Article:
By Dr. François Halle, Cannabinoid Therapy Specialist
The root cause of anorexia nervosa, known simply as anorexia remains a mystery to the medical community. For decades researchers have tried to prove there is a genetic component or pinpoint a specific cultural trigger. The general consensus is that the disorder usually begins with a specific traumatic incident and is more prevalent in cultures in which higher value is placed on being thin. While traditional treatment has focused on intense counselling and nutritional reprogramming, medical cannabis has proven to be effective in treating several symptoms associated with anorexia.
Medical Cannabis and Anorexia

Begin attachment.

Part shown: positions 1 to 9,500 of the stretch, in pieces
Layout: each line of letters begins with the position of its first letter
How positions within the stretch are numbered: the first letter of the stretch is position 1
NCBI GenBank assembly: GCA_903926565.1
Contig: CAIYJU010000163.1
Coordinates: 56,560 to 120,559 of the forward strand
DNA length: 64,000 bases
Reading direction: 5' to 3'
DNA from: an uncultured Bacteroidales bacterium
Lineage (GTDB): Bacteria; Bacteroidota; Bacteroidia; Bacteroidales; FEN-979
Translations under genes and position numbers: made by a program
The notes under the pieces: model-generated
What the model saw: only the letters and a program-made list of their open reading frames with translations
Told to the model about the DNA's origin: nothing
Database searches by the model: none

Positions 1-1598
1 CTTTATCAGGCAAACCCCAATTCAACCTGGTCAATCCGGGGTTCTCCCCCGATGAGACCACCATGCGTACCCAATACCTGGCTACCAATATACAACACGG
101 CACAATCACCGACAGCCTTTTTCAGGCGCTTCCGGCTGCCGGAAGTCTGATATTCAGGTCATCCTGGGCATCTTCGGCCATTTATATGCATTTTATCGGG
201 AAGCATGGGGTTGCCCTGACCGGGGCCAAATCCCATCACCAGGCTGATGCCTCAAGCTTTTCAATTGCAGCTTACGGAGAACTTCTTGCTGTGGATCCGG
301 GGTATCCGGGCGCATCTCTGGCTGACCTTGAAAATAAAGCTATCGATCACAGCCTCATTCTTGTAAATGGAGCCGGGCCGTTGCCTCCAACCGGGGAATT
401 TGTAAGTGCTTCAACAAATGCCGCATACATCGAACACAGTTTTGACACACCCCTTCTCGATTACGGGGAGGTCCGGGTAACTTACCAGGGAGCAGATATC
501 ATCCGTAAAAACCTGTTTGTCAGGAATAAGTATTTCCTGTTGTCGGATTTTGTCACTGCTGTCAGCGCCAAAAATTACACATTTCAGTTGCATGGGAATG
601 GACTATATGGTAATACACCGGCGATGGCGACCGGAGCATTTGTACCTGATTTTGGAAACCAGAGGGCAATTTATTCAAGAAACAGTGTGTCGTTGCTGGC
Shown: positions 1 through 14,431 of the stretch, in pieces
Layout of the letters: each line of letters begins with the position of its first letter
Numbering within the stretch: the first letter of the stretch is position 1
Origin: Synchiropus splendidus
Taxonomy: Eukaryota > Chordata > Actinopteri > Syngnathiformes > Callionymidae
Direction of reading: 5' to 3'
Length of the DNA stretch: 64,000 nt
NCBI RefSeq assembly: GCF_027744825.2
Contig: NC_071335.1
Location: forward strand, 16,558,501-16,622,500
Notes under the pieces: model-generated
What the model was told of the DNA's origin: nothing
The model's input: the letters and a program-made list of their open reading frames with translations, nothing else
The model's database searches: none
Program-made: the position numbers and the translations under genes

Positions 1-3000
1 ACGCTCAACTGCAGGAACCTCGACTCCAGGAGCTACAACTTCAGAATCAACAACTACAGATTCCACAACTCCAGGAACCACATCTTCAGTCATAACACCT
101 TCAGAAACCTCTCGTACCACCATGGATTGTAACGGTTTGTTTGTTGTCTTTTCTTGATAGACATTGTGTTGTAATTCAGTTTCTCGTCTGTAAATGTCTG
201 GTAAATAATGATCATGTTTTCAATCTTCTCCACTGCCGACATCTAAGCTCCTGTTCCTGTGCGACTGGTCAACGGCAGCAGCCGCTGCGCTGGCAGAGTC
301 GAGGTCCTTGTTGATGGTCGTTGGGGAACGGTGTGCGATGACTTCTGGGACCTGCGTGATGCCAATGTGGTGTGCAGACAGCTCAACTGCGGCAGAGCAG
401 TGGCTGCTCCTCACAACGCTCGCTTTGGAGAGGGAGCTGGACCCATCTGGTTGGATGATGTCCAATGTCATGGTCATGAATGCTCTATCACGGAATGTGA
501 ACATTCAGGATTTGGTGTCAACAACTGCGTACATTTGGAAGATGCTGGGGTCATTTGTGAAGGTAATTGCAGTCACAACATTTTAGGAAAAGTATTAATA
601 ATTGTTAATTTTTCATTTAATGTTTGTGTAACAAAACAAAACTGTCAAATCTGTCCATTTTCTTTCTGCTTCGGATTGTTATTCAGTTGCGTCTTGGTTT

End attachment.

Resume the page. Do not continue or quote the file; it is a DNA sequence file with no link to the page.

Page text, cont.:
Tetradydrocannabinol (THC), the principal psychoactive compound in cannabis is effective at stimulating hunger and increases the pleasure felt when eating (Cota, et al., 2003). In a double-blind study, THC has also shown to increase average weight gain compared to a placebo (Andries, et al., 2014). THC has also shown to significantly stimulate appetite in patients that have cachexia related to cancer (Nelson, Walsh, Deeter & Sheehan, 1994), (Jatoi, et al., 2002) and (Nauck & Klaschik, 2004). In addition, it has demonstrated effective at increasing appetite and stabilizing body weight in AIDS-cachexia patients (Beal, et al., 1995). The decayed product of THC (CBN) has also shown to increase appetite, which suggests it could assist in the treatment of cachexia and anorexia, and help improve eating desires in those with anorexia nervosa, cancer or HIV/AIDS (Farrimond, Whalley & Williams, 2012).
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